Urinary Catheters Explained

Catheters Commonly Used After Surgery

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A catheter is a general term for a tube that is inserted into the body. A urinary catheter is a tube that is inserted into the bladder to drain urine. Multiple types of urinary catheters are used for a variety of conditions, and the right catheter for one person is not necessarily right for another person. A patient's condition that makes the catheter necessary often guides the decision of what type of catheter is necessary.

Urinary catheter bag in hospital
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  • Straight catheter: This is a rubberlike tube inserted into the urethra and through to the bladder. It is removed when the bladder has drained completely. A straight catheter does not remain in place for an extended period: It is intended to be used only once. However, for some patients who must use this type intermittently throughout the day at home, a catheter may be sterilized and reused.
  • Suprapubic catheter: This type of catheter is not inserted into the urethra. Instead, it is placed through a low abdominal incision directly into the bladder. A suprapubic catheter is typically used after certain types of surgery (such as prostate surgery) that disrupt the normal flow of urine. It often remains in place for days to weeks, or it may be used permanently.
  • Condom catheter: This type of catheter, used only with males, is not inserted into the urethra; rather, it is placed on the penis much like a condom would be. It is worn through the day and collects urine in an attached bag during episodes of incontinence.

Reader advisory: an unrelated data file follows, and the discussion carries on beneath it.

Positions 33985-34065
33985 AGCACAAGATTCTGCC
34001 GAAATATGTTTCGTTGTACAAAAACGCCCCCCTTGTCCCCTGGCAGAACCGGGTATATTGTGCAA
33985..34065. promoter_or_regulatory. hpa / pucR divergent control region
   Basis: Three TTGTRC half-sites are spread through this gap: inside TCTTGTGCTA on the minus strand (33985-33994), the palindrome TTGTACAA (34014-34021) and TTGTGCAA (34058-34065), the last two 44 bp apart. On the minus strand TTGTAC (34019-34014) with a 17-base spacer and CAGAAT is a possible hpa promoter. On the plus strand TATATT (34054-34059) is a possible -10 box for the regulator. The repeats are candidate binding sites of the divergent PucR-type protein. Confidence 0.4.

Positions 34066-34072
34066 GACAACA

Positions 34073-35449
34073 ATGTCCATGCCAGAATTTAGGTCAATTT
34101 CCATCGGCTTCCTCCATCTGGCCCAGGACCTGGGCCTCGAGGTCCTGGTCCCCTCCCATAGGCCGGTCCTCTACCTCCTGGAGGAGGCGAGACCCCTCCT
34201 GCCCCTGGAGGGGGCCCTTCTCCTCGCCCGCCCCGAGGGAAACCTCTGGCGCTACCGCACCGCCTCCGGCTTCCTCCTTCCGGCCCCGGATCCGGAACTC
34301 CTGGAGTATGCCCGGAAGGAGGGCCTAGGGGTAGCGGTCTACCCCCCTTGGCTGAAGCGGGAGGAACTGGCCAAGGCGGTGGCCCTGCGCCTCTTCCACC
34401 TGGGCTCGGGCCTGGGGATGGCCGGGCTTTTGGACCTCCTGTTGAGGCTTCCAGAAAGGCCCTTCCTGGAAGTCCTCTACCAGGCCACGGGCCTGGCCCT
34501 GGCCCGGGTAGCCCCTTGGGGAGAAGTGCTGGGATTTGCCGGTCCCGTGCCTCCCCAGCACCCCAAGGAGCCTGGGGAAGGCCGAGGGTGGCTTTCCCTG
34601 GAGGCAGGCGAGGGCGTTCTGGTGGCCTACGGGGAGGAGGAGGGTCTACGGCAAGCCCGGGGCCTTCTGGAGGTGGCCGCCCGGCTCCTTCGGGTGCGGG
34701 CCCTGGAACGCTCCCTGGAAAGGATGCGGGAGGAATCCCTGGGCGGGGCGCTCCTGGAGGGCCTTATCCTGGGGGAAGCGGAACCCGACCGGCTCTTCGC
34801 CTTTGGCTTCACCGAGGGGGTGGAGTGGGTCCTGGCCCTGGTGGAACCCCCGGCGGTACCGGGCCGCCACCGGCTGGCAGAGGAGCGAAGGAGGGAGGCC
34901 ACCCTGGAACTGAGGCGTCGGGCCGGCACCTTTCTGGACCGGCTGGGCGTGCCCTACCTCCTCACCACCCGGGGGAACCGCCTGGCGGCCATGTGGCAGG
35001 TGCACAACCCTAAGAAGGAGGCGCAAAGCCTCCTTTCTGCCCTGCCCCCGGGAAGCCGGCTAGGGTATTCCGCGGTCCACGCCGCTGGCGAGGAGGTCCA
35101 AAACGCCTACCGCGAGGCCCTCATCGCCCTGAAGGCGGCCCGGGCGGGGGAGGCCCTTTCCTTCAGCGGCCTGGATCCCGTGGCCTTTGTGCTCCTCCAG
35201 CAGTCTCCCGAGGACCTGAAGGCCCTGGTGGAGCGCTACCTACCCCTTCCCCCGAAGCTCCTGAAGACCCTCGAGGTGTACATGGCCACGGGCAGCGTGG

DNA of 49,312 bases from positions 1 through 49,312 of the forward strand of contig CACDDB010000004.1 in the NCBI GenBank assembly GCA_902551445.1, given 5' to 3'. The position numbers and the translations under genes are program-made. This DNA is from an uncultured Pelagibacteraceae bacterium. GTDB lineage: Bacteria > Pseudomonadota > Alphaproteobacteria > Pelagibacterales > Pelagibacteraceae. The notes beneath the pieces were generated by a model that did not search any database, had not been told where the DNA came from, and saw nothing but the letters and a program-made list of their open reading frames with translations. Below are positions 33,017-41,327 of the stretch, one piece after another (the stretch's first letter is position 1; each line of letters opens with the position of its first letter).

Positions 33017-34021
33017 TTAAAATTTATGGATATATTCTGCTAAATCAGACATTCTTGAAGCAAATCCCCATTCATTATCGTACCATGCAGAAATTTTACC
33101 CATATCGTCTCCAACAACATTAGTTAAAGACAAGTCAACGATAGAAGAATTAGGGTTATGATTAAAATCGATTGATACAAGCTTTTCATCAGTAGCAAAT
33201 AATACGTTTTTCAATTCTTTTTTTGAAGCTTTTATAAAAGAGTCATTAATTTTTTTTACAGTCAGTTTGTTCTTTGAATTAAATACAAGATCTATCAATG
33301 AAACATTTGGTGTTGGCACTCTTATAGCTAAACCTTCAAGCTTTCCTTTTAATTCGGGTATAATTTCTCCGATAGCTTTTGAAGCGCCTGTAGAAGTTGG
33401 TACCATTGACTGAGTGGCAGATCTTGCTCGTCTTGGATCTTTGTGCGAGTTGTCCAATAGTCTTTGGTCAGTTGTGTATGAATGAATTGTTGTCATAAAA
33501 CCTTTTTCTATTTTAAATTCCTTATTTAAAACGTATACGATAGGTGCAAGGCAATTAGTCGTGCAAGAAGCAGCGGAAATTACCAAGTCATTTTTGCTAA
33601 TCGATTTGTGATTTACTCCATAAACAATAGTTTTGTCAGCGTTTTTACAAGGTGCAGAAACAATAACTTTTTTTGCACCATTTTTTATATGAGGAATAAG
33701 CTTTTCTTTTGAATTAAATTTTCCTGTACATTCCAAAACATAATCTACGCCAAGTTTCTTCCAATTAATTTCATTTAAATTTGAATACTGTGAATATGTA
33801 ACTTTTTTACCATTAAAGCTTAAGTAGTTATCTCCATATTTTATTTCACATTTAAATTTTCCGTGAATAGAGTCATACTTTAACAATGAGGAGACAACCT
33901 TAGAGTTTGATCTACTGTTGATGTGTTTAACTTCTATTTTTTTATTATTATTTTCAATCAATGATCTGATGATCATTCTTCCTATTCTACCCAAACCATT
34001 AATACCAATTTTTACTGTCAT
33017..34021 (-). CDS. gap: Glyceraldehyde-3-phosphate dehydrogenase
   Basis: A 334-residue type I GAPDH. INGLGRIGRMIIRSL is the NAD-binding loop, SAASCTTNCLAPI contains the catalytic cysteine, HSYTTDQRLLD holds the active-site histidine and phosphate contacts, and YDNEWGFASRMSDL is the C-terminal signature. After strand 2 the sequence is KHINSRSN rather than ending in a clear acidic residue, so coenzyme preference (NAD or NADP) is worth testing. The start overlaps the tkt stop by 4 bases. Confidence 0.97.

• Foley Catheter: A Foley catheter, also known as an indwelling catheter, remains in place for an extended period. The catheter is attached to a collection bag where urine drains and is emptied periodically. The tip of a Foley catheter is inserted into the urethra and through to the bladder, where it is kept in place with a small inflated balloon.
  • Coudé catheter: This is another type of indwelling catheter, like the Foley. The difference between them is that the tip of the Coudé catheter has a slight curve, which helps thread the catheter through the urethra when a patient has an obstruction, such as with an enlarged prostate.

Purpose of a Urinary Catheter

A urinary catheter is used when the patient is unable to control their bladder because of illness, incontinence, a condition that makes urination difficult (such as a spinal cord injury), or unconsciousness.

For example, a catheter is often placed at the beginning of certain surgeries because the patient will not be conscious for the procedure. Without the catheter, the patient might urinate during the procedure and potentially contaminate the sterile field, or their bladder may become distended with urine during a long procedure.

To prevent infections, catheters are used only when necessary. In hospitalized patients, intensive care patients typically have a catheter in place for longer than a day. For other patients who have one in place, the catheter is removed as soon as they are conscious or well enough to urinate independently.

Urinary retention is an issue where the bladder fails to empty completely. Depending on the severity of the issue, a temporary catheter, called a straight catheter, may be used to drain the bladder.

Risks of a Urinary Catheter